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Optimal Non-Welfarist Income Taxation for Inequality and Polarization Reduction

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  • Vincenzo Prete

    () (Department of Economics (University of Verona))

  • Alessandro Sommacal

    () (Department of Economics (University of Verona))

  • Claudio Zoli

    () (Department of Economics (University of Verona))

Abstract

We adopt a non-welfarist approach to investigate the effect of different redistributive objectives on the shape of the optimal tax schedule. We consider inequality and income polarization reduction objectives and we identify socially desirable three brackets piecewise linear tax systems that allow to collect a given revenue. The optimal tax problem is formalized as the maximization of families of rank-dependent social evaluation function defined over net incomes. These functions allow to incorporate within the same social evaluation model concerns for inequality and for polarization reduction. Both with fixed and variable labour supply the optimal tax schemes substantially differ as the focus moves from the reduction of inequality to the one of polarization. In the case of inequality concerns the optimal tax system is mainly convex exhibiting increasing marginal tax rates unless when labour supply elasticities are higher. While in case of polarization concerns the optimal tax scheme is not-convex with reduced marginal tax rate for the upper income bracket.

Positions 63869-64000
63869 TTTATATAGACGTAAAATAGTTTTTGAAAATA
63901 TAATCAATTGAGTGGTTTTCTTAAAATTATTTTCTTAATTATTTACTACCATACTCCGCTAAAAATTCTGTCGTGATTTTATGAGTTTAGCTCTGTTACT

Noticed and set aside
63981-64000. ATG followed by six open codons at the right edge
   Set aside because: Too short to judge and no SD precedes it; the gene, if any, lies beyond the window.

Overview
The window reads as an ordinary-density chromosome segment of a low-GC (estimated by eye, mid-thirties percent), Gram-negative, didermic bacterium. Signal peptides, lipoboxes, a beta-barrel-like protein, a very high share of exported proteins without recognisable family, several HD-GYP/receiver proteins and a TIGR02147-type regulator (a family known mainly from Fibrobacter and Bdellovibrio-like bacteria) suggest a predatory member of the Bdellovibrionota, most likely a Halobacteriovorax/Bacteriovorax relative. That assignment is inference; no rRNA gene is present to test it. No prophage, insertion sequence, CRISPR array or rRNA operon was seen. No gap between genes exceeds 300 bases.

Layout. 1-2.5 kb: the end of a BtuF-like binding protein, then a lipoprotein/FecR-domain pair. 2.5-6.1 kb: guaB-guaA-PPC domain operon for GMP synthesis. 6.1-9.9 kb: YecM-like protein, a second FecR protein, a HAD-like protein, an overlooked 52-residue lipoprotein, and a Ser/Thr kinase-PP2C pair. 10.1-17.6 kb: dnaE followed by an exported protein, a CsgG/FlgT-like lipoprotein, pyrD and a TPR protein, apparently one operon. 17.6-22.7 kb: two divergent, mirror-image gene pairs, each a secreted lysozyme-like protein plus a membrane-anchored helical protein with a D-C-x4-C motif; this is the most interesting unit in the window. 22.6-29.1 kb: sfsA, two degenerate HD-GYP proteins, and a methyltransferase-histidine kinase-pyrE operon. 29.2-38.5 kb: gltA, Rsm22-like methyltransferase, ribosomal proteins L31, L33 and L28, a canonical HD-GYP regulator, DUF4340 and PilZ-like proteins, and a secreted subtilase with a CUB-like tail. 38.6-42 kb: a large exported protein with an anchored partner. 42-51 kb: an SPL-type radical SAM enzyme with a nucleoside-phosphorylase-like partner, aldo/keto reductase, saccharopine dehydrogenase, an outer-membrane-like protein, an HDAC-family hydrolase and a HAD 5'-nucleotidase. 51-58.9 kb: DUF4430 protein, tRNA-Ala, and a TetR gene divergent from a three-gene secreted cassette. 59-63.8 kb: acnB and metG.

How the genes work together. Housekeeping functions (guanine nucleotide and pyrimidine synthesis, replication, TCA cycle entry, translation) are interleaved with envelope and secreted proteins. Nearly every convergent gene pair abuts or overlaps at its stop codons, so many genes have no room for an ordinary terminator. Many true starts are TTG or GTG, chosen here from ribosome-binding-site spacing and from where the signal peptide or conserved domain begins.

Suggested Citation

  • Vincenzo Prete & Alessandro Sommacal & Claudio Zoli, 2016. "Optimal Non-Welfarist Income Taxation for Inequality and Polarization Reduction," Working Papers 23/2016, University of Verona, Department of Economics.
  • Handle: RePEc:ver:wpaper:23/2016
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    Cited by:

    1. Johannes König & Carsten Schröder, 2018. "Inequality-minimization with a given public budget," The Journal of Economic Inequality, Springer;Society for the Study of Economic Inequality, vol. 16(4), pages 607-629, December.

    More about this item

    Keywords

    Non welfarism; Rank-dependent social evaluation function; Optimal Taxation; Inequality; Polarization.;

    JEL classification:

    • D31 - Microeconomics - - Distribution - - - Personal Income and Wealth Distribution
    • D63 - Microeconomics - - Welfare Economics - - - Equity, Justice, Inequality, and Other Normative Criteria and Measurement
    • H21 - Public Economics - - Taxation, Subsidies, and Revenue - - - Efficiency; Optimal Taxation

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